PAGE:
Essentially, Al Gore says what he always says, which is what he's been saying for a decade. Namely, that the time to adopt strong regulation of carbon emissions is nigh, and that it is our moral responsibility to transition from polluting technologies to clean ones.
Then Newt Gingrich said that he doesn't think there's any need to rush into anything. He concedes that climate is changing, but doesn't think we understand it. Here's a quote from the article: [Gingrich] also argued for more studies of the problem. “On the facts of climate change, we need a national inquiry,” said Gingrich. “I want to invite Vice President Al Gore to participate in a nonpartisan inquiry, and I’d love to have this committee agree to help sponsor it, so that every high school and college campus this coming October could have a discussion about the facts.”
Here's the thing about such a national inquiry, though: we've done it. We did it in the late 1970s. We did it in the 1990s, and GW Bush even did it just a couple of years ago. The National Academies issued a report in response to a request from then-president Bush, and they confirmed strongly the findings of the IPCC.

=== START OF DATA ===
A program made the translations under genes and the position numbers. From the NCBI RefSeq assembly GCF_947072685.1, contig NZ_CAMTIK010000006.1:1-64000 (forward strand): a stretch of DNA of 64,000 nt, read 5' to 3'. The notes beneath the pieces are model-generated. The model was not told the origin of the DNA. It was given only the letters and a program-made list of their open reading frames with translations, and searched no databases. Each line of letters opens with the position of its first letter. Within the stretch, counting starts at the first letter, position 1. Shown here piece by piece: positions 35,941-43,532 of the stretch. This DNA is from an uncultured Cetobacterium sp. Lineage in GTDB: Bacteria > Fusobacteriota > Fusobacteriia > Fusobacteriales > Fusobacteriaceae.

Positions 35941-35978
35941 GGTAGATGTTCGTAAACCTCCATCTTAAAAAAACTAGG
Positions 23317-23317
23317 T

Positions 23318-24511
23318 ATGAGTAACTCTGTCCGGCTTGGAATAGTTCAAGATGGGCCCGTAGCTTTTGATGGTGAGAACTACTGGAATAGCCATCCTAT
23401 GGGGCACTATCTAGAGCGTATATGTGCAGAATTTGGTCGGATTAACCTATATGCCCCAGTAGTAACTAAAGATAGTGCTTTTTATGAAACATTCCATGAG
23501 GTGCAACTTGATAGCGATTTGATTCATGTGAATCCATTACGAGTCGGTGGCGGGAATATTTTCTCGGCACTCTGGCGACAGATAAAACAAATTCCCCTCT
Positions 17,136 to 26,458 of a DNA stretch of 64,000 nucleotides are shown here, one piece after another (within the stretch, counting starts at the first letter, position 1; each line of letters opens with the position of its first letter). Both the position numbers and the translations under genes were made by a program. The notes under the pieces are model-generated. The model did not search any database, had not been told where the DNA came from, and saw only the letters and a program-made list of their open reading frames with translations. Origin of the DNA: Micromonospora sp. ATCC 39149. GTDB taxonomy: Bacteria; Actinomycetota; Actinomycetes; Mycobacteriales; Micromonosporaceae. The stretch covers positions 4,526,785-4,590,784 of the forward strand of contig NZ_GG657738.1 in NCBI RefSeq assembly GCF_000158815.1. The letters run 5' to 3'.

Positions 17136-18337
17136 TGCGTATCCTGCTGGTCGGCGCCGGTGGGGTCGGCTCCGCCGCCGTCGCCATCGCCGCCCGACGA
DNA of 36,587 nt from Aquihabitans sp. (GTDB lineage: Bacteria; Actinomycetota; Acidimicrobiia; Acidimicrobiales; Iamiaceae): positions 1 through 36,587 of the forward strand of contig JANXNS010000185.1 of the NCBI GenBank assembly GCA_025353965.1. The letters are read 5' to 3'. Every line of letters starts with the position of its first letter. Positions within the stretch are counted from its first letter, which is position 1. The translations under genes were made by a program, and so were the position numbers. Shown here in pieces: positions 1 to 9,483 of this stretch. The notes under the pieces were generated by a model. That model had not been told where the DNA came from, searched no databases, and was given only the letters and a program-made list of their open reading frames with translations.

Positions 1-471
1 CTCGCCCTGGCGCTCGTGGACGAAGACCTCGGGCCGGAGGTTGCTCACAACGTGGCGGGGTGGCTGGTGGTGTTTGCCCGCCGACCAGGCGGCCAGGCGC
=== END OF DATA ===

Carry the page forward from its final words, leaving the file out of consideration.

This also allows us to address on of those common denier lines of argument, namely that climate scientists have a vested interest in climate change, that they are reaping millions of dollars of research money... blah blah. The problem is that if true, it would suggest that climate scientists would widely agree with Gingrich, who's now calling for more research into the issues of climate change. Instead, though, climate scientists nearly ubiquitously side with Al Gore, calling for decisive action, which would shift the focus from basic science to adaptation and mitigation strategies.